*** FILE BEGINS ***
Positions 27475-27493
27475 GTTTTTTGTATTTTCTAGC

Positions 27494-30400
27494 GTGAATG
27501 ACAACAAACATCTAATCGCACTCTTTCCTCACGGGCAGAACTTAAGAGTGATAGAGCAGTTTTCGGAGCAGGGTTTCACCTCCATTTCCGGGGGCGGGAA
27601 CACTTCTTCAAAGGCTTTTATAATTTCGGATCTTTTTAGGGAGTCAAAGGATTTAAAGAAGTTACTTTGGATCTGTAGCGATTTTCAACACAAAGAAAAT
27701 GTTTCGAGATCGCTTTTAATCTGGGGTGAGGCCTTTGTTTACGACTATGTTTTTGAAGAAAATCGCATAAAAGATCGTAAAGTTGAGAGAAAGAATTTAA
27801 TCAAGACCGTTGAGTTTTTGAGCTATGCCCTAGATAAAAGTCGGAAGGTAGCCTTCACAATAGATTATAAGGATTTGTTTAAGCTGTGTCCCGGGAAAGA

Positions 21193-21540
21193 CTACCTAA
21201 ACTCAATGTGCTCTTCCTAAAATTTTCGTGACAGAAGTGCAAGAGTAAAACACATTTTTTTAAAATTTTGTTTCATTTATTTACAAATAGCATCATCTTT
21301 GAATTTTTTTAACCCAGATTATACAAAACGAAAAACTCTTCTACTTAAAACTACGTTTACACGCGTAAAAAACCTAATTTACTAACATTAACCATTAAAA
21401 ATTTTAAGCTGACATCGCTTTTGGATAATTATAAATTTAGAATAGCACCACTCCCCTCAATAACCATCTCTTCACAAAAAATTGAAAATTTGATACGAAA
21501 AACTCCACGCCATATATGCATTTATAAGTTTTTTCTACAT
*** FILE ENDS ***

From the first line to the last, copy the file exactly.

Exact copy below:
Positions 27475-27493
27475 GTTTTTTGTATTTTCTAGC

Positions 27494-30400
27494 GTGAATG
27501 ACAACAAACATCTAATCGCACTCTTTCCTCACGGGCAGAACTTAAGAGTGATAGAGCAGTTTTCGGAGCAGGGTTTCACCTCCATTTCCGGGGGCGGGAA
27601 CACTTCTTCAAAGGCTTTTATAATTTCGGATCTTTTTAGGGAGTCAAAGGATTTAAAGAAGTTACTTTGGATCTGTAGCGATTTTCAACACAAAGAAAAT
27701 GTTTCGAGATCGCTTTTAATCTGGGGTGAGGCCTTTGTTTACGACTATGTTTTTGAAGAAAATCGCATAAAAGATCGTAAAGTTGAGAGAAAGAATTTAA
27801 TCAAGACCGTTGAGTTTTTGAGCTATGCCCTAGATAAAAGTCGGAAGGTAGCCTTCACAATAGATTATAAGGATTTGTTTAAGCTGTGTCCCGGGAAAGA

Positions 21193-21540
21193 CTACCTAA
21201 ACTCAATGTGCTCTTCCTAAAATTTTCGTGACAGAAGTGCAAGAGTAAAACACATTTTTTTAAAATTTTGTTTCATTTATTTACAAATAGCATCATCTTT
21301 GAATTTTTTTAACCCAGATTATACAAAACGAAAAACTCTTCTACTTAAAACTACGTTTACACGCGTAAAAAACCTAATTTACTAACATTAACCATTAAAA
21401 ATTTTAAGCTGACATCGCTTTTGGATAATTATAAATTTAGAATAGCACCACTCCCCTCAATAACCATCTCTTCACAAAAAATTGAAAATTTGATACGAAA
21501 AACTCCACGCCATATATGCATTTATAAGTTTTTTCTACAT